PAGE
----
My personal guess is that within 1-2 years, we should see only HP branded hardware and more complete documentation/design guides. Questions were raised in a few sessions about these things and they are being addressed. More than branding, I would say the availability of good architecture and design documentation is probably the most important. The main complaint I hear from my peers is that documentation is sparse.

      For anyone out there who has some legitimate concerns/criticisms about HP and their networking vision, now is the time to raise them. They are listening and give the impression that they are in this for the long haul. If I could give one suggestion to HP, it would be to add more networking sessions for the next HP Discover conference. They need to be specific to your product set and cover things like implementation and design. I realize the 3Com acquisition is still relatively new, but for all the sessions I attended, I didn’t really learn a ton about specific products. Some of us engineers like to look under the hood and see what makes your products work. Luckily, I was able to talk to some pretty sharp technical people and discuss HP’s solutions versus some of your competition. I’m not asking you to duplicate Cisco Live, as I realize HP does far more from a product standpoint, but as more networking geeks show up to HP Discover, they won’t be satisfied with marketing slides.

      Disclaimer: You can see my standard disclaimer under the About page. HP provided my transportation, food, lodging, and conference fees for HP Discover. There is no obligation on my part to do anything. About the only thing I will guarantee is that I will pop off plenty of tweets during the event. Sometimes I go a little overboard:

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      6 Responses to Clouds, Convergence, and Management. Oh My!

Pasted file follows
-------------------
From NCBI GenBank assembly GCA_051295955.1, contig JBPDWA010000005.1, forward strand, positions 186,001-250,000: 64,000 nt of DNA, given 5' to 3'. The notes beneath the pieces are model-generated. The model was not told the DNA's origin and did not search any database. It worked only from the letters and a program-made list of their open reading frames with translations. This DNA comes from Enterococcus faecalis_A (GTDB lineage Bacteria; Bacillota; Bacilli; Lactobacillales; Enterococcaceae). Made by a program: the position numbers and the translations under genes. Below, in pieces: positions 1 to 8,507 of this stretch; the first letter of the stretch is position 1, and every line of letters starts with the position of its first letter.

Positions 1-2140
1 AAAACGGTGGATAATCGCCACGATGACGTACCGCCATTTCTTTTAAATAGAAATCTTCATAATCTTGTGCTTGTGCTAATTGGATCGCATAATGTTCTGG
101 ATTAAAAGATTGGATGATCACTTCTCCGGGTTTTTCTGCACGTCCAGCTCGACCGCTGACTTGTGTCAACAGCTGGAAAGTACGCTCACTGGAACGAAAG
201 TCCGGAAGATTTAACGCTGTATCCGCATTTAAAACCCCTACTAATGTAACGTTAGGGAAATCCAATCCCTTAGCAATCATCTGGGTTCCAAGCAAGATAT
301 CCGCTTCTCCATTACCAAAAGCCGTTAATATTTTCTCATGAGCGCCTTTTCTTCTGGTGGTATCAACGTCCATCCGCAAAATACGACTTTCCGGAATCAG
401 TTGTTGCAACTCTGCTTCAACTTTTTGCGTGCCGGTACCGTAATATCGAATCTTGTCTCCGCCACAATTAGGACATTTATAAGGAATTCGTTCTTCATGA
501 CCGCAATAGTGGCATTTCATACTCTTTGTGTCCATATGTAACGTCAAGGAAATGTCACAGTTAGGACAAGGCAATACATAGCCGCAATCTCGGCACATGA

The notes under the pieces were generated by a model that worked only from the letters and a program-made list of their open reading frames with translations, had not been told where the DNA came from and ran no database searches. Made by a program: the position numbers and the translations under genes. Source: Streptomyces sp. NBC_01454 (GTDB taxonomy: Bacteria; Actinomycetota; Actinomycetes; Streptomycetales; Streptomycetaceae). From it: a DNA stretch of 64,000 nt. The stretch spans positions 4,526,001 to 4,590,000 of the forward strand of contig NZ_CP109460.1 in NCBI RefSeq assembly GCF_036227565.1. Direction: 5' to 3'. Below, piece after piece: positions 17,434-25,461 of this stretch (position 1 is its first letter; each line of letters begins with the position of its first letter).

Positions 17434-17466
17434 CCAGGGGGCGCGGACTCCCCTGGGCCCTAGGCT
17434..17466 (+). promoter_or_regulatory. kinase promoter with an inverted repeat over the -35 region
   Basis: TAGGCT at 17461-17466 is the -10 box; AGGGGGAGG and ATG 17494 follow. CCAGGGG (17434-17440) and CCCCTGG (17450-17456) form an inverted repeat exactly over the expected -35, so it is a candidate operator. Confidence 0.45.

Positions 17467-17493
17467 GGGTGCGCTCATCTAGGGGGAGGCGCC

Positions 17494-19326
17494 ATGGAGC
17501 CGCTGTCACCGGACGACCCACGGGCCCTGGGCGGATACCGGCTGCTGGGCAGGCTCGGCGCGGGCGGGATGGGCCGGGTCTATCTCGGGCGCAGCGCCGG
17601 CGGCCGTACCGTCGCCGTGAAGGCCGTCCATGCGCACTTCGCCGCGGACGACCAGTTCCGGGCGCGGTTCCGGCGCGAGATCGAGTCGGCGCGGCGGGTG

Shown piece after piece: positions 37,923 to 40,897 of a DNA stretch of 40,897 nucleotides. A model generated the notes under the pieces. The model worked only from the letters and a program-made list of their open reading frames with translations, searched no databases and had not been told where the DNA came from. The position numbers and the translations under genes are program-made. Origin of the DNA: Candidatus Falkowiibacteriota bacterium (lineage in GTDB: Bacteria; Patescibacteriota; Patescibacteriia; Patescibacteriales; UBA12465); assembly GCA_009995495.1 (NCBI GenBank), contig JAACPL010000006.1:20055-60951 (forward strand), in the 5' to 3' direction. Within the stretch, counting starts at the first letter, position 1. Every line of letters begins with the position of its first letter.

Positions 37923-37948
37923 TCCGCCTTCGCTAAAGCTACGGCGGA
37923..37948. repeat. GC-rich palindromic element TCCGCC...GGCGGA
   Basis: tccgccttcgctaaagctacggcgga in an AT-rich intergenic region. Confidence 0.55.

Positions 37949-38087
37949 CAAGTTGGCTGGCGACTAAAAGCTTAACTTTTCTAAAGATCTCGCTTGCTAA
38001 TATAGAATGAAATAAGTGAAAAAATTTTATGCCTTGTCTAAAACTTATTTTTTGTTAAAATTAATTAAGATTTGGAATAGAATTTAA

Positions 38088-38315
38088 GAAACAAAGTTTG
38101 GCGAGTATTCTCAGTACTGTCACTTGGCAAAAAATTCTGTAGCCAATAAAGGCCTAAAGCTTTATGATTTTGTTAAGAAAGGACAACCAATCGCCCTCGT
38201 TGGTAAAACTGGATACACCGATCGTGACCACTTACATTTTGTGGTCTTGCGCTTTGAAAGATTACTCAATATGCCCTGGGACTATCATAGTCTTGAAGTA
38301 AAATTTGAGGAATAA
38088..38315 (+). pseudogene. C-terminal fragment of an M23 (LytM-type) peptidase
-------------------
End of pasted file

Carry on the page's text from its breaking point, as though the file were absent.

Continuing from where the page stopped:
1. Hey Matthew,
        Nice summary. If you (or your readers) haven’t had enough of HP Discover – Wikibon and SiliconAngle did over 40 videos and a ton of articles which you can find at:
        I was the interviewer for most of the networking and converged infrastructure segments including Mike Banic, Jeff Kenyon, Patrick Eitenbichler and Matt Zanner. We also spoke to a number of executives (Dave Donatelli and much of his staff) and partners (QLogic, Broadcom, Intel, Microsoft, VMware).

      2. Ethan Banks says:

        In HP’s words, they “manage Cisco better than Cisco”… well, that’s not setting the bar very high, now is it? 😉

        • Of course not. 🙂 However, IMC looks like it is the real deal. We’ve been drifting in the network wilderness for years waiting on a product that can do most of what we need to do in terms of management. I hope it doesn’t end up being a dud!

      3. Dan says:

        Thanks for your thoughts Matthew. I attended the conference as well (again on HP’s dime as a customer). As another network centric individual I would have to agree that there was a feeling of “dilution” compared to other conferences I’ve been to. At least half of my sessions were heavy on the marketing which also disappointed me considering I’m already a current customer.

        Your comments around a management system are appreciated. I have had the opportunity to use IMC when it was a 3com product and it was okay if not a little proprietary. It seems HP is attempting to rid it of its proprietary nature and also expand its functionality by blending it with some of their own network management software (some HPOV NNM) and other bells and whistles. If people out there are looking for a scalable network management system I would recommend trying out Solarwinds Orion. While not being a believer when the product was first proposed, its strengths are out of the box functionality, price, ease of use, price, decent scalability (we are currently monitoring approximately 5000 switches and will close to double it when fully built out) and numerous modules including configuration management, netflow, ipsla and a number of others including some server, vmware and san management. I haven’t seen any pricing on IMC yet but if HP follows in their past footsteps I don’t expect it to be cheap but we shall see.